Molly Brunson, who serves as director of the Russian, East European and Eurasian Studies Program at the MacMillan Center, said that her perspective on Russian institutional ties at Yale is complicated.

“There’s a kind of real important moral and ethical reason to sever ties with these institutional connections … that might be encouraging [Putin] in ways direct or indirect,” Brunson said. 

But Brunson also explained that Putin’s war in Ukraine sparked a now “emerging” conversation between faculty over how interpersonal connections between scholars and students in the Russian and Eastern European region can be maintained. She mentioned that the issues faculty currently have to address mirror the “kind of difficulties and challenges of working across borders during the Cold War.”

She said that, following news of the invasion, faculty at Yale had “dedicated a lot of [their] initial energies toward supporting colleagues, friends, families in Ukraine and fleeing Ukraine.” In addition to this, the University worked to figure out which scholars were at risk, and how to help them efficiently and quickly. This not only included Ukrainian individuals, but also those fleeing Russia who were in danger due to various dissident activities.

From an administrative standpoint, Lewis also noted that the University was working to assist Russian students and scholars “who are here now and don’t want to go back to Russia.”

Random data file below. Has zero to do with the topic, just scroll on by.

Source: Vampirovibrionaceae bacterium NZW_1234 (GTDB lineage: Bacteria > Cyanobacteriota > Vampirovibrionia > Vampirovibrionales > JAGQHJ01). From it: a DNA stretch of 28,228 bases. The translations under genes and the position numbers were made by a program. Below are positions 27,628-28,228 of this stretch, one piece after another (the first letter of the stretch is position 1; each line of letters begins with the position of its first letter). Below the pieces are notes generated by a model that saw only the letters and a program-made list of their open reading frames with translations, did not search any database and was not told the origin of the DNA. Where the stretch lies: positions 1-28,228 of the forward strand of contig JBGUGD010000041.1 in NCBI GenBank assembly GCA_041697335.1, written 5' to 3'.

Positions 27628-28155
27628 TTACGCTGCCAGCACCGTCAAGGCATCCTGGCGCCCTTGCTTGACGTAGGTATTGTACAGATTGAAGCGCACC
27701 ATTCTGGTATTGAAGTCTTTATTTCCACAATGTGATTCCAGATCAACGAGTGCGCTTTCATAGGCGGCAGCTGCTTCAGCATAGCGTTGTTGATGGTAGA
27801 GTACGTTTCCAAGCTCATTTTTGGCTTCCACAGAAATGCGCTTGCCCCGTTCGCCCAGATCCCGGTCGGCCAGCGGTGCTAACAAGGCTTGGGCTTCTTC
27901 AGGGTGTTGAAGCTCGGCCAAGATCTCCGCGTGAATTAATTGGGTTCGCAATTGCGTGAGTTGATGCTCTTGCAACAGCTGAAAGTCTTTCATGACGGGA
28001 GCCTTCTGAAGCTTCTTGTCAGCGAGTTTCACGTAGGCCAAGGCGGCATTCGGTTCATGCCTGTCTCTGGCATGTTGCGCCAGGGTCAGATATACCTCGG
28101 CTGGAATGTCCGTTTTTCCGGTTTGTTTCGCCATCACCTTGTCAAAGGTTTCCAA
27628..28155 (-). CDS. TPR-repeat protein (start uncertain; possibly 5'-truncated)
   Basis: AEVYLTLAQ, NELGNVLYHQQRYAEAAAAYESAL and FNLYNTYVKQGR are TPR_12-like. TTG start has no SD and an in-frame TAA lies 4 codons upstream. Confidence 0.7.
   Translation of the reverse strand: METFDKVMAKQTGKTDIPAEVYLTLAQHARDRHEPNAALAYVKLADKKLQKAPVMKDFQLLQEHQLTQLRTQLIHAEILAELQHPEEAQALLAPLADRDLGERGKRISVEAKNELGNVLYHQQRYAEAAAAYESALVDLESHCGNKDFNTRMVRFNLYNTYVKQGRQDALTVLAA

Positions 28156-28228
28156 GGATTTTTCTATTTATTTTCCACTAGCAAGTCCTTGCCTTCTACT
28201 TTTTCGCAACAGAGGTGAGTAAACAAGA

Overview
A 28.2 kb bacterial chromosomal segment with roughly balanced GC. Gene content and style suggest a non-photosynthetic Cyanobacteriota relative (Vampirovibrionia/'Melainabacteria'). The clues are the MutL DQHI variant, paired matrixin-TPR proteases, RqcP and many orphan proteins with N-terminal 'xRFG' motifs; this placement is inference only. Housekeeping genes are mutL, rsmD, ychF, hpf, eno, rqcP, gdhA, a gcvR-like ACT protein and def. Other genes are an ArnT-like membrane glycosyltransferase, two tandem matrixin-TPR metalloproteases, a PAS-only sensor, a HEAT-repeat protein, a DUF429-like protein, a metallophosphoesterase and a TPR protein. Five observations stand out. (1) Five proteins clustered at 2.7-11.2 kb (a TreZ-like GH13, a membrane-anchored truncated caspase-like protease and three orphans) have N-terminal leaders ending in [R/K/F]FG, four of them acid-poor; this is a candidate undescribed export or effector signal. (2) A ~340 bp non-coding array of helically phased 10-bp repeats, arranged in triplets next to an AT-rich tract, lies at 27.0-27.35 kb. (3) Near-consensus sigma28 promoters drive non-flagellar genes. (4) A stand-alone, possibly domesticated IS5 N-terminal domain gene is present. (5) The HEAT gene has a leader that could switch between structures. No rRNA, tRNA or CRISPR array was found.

The Office of International Students & Scholars, or OISS, has been working with both Ukrainian and Russian students on disrupted summer and travel plans. In an email to the News, OISS Executive Director Ann Kuhlman acknowledged that the tense situation surrounding Ukraine and Russia has prevented students from getting funds and helping family at home.

“OISS has been in touch with both our Ukrainian and Russian students and have been working with them based on their individual needs and advising them on immigration, travel, and financial concerns,” Kuhlman wrote.

Facing challenges in academia

For Yale faculty, professors are struggling to figure out how to conduct field research, write books or support colleagues in Russia. Visas are hard to come by due to the current conflict, Brunson said, and other logistic challenges will make research difficult.

One such obstacle, Brunson said, is the lack of open lines of communication for colleagues in Russia. Crackdowns on social media platforms by the Russian government, including Facebook and Twitter, have meant that many feeds utilized by professional spheres have largely gone silent. Although many scholars have migrated to the instant messaging service Telegram, she said, it may take time for the platform to securely establish robust lines of communication that were once available.